Can'tLetYouDoThatStarFox
Presumably, an extremely stupid person would mispronounce the name of the very construct they expect to save them from themselves. Hence, "gubbmint."

Gottcha :) I thought maybe it was a Fark cliche in reference to some RL event or something

/newer here
 
2009-01-27 03:06:29 AM
Well, this is very sad, to be sure. The power company probably should have made an effort to contact him in person and perhaps arranged a payment plan, and why couldn't they have a limiter that just limits flow, rather than blowing out like a fuse? In any case, the "no power shut-off in the winter rule" sounds like a good one.

Having said all that
, it's not unreasonable to expect a customer to pay for the products or services that they consume. How would a company function and continue providing valuable products for everyone, if they announced in effect that paying is optional?

And you do realize, of course, that if enough people continue to get free energy, the company will be forced to raise the rate for everyone else in order to cover it. Are you willing to buy power for people who for whatever reason won't pay?

If so, will you pay for my power? It's been an unusually cold winter here in Western Washington, and my power bill has been ridiculous!
 
2009-01-27 03:08:44 AM
eh.. why is it that every forum i look at is overwhelmed by insignificant debate and arguing? the fact is it's incredibly sad... but this is an ethical question. The law is the law and apparently in Michigan, they were within their legal rights to shut off his electricity during the winter, no matter how unethical and greedy it may seem to some
 
2009-01-27 03:08:57 AM
This is unheard of where I live.

/Got nothing
 
2009-01-27 03:09:17 AM
what the heck happened to my trollerific response i wonder? fark ate my post. (heheh... yeah right, like it wasn't user error)

i said something like:

Meh, all the real heros died during the War.
 
2009-01-27 03:09:51 AM
ragnarqk

You said we need to let the government run all of our utilities.

I responded by informing that the electric company is a government utility. It is run by the city.

So...what about your brilliant plan again?
 
2009-01-27 03:10:08 AM
JustTheTip: Well, this is very sad, to be sure. The power company probably should have made an effort to contact him in person and perhaps arranged a payment plan, and why couldn't they have a limiter that just limits flow, rather than blowing out like a fuse? In any case, the "no power shut-off in the winter rule" sounds like a good one.

Having said all that, it's not unreasonable to expect a customer to pay for the products or services that they consume. How would a company function and continue providing valuable products for everyone, if they announced in effect that paying is optional?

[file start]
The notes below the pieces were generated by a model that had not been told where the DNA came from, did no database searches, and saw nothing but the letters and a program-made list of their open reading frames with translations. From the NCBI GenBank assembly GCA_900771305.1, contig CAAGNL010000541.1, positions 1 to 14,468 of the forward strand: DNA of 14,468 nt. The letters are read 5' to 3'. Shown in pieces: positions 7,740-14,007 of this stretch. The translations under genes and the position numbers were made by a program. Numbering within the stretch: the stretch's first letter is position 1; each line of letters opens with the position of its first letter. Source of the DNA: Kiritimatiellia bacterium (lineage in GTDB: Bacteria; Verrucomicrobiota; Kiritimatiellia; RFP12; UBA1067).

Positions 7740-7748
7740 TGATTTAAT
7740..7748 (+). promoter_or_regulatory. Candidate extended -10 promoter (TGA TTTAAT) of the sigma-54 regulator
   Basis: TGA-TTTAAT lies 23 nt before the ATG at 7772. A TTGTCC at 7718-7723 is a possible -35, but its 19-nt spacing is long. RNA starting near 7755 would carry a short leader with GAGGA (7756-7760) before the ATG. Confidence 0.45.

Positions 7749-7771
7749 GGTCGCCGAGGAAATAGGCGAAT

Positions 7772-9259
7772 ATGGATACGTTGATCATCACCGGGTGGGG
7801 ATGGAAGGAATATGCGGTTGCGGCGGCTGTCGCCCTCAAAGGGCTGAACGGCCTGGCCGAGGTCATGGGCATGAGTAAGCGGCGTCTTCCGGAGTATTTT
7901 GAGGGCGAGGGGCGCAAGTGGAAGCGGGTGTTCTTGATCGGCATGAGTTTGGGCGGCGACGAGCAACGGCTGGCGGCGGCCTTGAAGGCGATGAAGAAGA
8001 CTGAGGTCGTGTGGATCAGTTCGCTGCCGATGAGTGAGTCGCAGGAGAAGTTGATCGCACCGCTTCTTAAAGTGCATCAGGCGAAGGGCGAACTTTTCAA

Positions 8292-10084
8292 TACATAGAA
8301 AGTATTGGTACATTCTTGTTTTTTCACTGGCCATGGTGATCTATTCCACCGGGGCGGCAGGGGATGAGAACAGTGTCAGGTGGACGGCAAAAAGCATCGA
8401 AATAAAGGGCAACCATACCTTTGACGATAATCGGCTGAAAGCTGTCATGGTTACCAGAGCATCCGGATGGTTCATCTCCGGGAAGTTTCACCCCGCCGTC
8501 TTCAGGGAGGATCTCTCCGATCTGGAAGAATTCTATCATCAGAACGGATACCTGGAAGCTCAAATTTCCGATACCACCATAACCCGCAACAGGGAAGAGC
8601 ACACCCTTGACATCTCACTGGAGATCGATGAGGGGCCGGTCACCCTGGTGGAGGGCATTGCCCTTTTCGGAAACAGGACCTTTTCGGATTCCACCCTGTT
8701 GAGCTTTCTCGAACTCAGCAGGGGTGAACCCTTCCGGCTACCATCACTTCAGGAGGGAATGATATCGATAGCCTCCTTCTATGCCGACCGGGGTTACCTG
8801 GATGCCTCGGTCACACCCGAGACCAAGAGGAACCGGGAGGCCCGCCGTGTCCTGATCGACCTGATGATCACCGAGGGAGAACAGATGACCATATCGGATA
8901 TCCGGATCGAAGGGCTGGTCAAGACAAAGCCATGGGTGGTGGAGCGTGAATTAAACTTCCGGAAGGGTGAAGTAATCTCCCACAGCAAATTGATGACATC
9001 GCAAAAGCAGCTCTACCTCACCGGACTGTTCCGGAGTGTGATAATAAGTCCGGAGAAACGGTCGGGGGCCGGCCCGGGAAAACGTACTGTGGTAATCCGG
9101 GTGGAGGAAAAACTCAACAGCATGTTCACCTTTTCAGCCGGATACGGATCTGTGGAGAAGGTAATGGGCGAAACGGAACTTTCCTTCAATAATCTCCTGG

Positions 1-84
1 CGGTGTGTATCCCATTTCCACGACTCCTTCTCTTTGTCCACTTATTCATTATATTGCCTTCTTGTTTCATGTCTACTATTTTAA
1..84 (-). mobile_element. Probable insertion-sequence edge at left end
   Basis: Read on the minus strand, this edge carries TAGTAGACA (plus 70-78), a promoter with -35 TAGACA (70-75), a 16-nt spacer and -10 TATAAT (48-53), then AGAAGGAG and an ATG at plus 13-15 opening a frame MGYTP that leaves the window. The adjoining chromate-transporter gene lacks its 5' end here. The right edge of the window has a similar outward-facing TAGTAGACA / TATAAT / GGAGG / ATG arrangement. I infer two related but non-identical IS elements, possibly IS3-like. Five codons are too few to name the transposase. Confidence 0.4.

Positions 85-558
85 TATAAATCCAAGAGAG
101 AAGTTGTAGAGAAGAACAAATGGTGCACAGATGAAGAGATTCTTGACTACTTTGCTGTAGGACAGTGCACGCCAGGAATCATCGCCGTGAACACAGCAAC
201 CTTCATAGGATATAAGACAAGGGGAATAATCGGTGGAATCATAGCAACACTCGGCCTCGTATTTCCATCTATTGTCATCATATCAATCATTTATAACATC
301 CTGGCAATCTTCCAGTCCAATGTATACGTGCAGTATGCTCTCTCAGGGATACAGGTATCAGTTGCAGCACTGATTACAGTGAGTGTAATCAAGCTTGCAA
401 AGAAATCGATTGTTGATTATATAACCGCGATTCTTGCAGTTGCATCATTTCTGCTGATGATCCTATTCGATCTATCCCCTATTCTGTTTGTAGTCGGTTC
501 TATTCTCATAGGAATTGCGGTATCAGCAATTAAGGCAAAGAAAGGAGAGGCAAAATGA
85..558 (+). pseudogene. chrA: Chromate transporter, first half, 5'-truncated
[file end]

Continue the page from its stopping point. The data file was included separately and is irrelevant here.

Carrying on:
And you do realize, of course, that if enough people continue to get free energy, the company will be forced to raise the rate for everyone else in order to cover it. Are you willing to buy power for people who for whatever reason won't pay?

If so, will you pay for my power? It's been an unusually cold winter here in Western Washington, and my power bill has been ridiculous!


I don't think there's anything inherently wrong with the way they do business, but something like this happening is a persistent risk. If they're going to have policies like this, then for better or for worse, they had better be ready for the possible consequences. Ignorance is not innocence, just ask anyone who ever got a speeding ticket for not paying attention to the speedometer.
 
2009-01-27 03:11:07 AM
I agree - this is a very sad story.

But I'm a bit confused by a lot of the comments here. They said the power company cut him, and I see people ranting about how his heat was cut off.

How the HELL was the power company supposed to know he didn't have gas, oil, or wood heat? Do you really want the company to know EVERYTHING that's going on inside your house?

Someone said it very early on here. He's an account # to them, and they still obviously tried to reach him multiple times and could not. And if you think the power company should be footing the bills to have a 'crack team' out there checking every bad account to make sure it's not an old veteran - will you be the same people biatching that your power bill went up? Or do you expect that crack team to work out of the goodness of their hearts and fondness for old veterans?
 
2009-01-27 03:11:25 AM
bikkurikun: Maybe blame the local community/local government for not taking care of its elderly. Again, I do not think that that is the responsibility of a powercompany.